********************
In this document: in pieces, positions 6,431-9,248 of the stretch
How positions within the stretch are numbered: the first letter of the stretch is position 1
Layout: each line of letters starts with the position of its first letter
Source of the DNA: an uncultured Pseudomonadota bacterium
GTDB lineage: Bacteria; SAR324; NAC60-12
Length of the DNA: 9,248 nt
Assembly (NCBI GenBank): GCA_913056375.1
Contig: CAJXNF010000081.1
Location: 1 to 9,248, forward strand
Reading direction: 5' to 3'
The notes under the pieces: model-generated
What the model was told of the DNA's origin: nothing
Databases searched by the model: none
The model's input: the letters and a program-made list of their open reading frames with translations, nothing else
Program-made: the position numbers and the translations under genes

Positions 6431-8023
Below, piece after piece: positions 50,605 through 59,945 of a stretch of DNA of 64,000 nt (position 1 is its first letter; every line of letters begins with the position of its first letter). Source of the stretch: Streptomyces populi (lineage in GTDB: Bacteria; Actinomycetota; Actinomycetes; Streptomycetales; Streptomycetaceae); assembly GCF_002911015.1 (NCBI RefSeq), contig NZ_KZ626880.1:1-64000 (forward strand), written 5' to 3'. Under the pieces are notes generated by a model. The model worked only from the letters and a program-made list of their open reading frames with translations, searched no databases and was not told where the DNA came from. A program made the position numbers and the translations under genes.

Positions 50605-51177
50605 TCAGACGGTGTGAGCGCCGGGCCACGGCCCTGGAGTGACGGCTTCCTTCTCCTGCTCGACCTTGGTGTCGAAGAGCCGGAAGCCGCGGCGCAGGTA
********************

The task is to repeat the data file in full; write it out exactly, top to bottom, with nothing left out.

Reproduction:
In this document: in pieces, positions 6,431-9,248 of the stretch
How positions within the stretch are numbered: the first letter of the stretch is position 1
Layout: each line of letters starts with the position of its first letter
Source of the DNA: an uncultured Pseudomonadota bacterium
GTDB lineage: Bacteria; SAR324; NAC60-12
Length of the DNA: 9,248 nt
Assembly (NCBI GenBank): GCA_913056375.1
Contig: CAJXNF010000081.1
Location: 1 to 9,248, forward strand
Reading direction: 5' to 3'
The notes under the pieces: model-generated
What the model was told of the DNA's origin: nothing
Databases searched by the model: none
The model's input: the letters and a program-made list of their open reading frames with translations, nothing else
Program-made: the position numbers and the translations under genes

Positions 6431-8023
Below, piece after piece: positions 50,605 through 59,945 of a stretch of DNA of 64,000 nt (position 1 is its first letter; every line of letters begins with the position of its first letter). Source of the stretch: Streptomyces populi (lineage in GTDB: Bacteria; Actinomycetota; Actinomycetes; Streptomycetales; Streptomycetaceae); assembly GCF_002911015.1 (NCBI RefSeq), contig NZ_KZ626880.1:1-64000 (forward strand), written 5' to 3'. Under the pieces are notes generated by a model. The model worked only from the letters and a program-made list of their open reading frames with translations, searched no databases and was not told where the DNA came from. A program made the position numbers and the translations under genes.

Positions 50605-51177
50605 TCAGACGGTGTGAGCGCCGGGCCACGGCCCTGGAGTGACGGCTTCCTTCTCCTGCTCGACCTTGGTGTCGAAGAGCCGGAAGCCGCGGCGCAGGTA